} The TC/TD is Born


The Almac Story, Part Three

The TC/TD is Born - Patrick Harlow 

The Cobra was selling so well Alex decided to add another model to his marque. This time it would be more of his own design. The intention was that this car would be cheaper and easier to build than its big brother.Plywood buck for the TC starts to take shape Due to the success of the Cobra he was a little reluctant to move into uncharted territory so he stuck with the retro them and designed a car inspired by the MG TC\TD. It was never intended to be a replica so no measurements match the original and the car was designed to fit a Triumph Herald chassis. Shown close to its final shape the TC buck was built almost entirely in Alex's backyardThe Almac TC was released to the public in 1986 and by New Zealand kit car standards could be called a success with 25 kits being sold in two years. Although the car had spaces to allow the fitting of Almac badges on the grill surround and the boot several buyers filled them in and fitted MG badges. 

It was around about this time that Alex hired more staff to build turnkey models, such was public demand. However it was after building up a couple of these he became aware of its limitations. ALMAC TCThe Herald chassis was getting old, most were rusty and there was a limit in the size of engine that you could put into them. Thus it was that late in 1988 the TC ended production and work began on the car that would be called the TG. A major difference between the TC and the TG was that the TG would have an Almac designed chassis and would be based on a modern donor car the Holden Gemini. With this kit Alex addressed all the shortcomings of the TC and the kit could be bought in a box. Almac TGIn the box was everything that the builder needed to complete the car including every nut and bolt. The car went on sale during 1989 and was visually the same as the TC other than the fact that the fibreglass radiator surround had now been replaced by one made from stainless steel and the car now had bumpers. Another Almac TG with soft top fittedfeature was a hardtop although this could be retrofitted to earlier models. Strangely enough this model did not sell as well as its predecessor and demand tapered off after only another 16 or so had been made.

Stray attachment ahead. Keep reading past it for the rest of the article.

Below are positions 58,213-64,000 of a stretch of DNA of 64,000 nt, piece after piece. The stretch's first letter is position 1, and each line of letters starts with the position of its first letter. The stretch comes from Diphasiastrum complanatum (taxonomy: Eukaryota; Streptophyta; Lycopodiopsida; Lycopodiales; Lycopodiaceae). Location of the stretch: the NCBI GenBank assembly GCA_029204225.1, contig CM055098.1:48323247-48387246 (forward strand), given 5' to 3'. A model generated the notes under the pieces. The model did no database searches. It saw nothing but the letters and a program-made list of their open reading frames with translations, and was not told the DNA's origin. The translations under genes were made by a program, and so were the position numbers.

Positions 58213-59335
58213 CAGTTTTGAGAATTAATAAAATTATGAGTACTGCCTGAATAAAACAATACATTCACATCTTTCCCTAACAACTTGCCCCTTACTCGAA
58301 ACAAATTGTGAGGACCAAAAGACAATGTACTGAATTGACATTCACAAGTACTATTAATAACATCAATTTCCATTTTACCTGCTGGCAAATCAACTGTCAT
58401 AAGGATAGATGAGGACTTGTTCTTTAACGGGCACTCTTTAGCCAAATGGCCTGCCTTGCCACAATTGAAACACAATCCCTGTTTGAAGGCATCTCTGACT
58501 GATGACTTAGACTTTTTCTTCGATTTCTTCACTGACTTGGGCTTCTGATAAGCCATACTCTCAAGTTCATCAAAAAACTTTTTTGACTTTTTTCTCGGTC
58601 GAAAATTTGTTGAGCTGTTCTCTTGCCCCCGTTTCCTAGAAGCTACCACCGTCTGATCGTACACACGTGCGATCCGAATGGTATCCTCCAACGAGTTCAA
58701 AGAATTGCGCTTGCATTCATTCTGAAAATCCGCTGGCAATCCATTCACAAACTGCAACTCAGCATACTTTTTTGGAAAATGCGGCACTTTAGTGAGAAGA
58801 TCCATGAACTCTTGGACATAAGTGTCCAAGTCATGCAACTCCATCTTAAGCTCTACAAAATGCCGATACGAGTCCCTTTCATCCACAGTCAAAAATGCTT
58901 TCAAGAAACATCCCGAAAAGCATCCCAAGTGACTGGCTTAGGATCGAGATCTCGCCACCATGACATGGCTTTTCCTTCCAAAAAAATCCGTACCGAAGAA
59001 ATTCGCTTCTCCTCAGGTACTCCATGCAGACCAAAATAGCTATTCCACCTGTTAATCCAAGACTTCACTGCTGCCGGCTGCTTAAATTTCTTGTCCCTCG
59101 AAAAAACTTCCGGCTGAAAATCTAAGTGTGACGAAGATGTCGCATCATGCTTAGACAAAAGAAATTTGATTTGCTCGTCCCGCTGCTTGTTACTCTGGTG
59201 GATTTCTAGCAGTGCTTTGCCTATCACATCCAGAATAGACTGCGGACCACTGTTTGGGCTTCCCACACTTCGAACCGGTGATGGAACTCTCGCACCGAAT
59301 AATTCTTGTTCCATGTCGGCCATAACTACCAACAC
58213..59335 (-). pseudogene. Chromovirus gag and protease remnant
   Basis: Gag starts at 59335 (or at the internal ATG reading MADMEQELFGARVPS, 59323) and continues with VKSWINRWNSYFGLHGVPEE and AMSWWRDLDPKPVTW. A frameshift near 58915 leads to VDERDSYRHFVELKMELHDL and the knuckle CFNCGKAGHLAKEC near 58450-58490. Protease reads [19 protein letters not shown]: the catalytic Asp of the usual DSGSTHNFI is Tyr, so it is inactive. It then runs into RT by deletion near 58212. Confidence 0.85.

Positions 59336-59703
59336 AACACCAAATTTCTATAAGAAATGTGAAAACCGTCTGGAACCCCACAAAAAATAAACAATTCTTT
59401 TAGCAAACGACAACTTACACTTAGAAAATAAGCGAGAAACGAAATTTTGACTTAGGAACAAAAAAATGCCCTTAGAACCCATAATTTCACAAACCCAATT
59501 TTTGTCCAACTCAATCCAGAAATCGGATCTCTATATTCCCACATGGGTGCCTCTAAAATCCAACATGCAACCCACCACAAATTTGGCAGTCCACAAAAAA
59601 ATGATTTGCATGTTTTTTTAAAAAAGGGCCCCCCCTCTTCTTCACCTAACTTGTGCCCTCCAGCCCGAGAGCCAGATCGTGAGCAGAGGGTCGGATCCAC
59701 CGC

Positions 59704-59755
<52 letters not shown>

Now retired from production, Almac can still supply replacement panels for cars that are already on the road.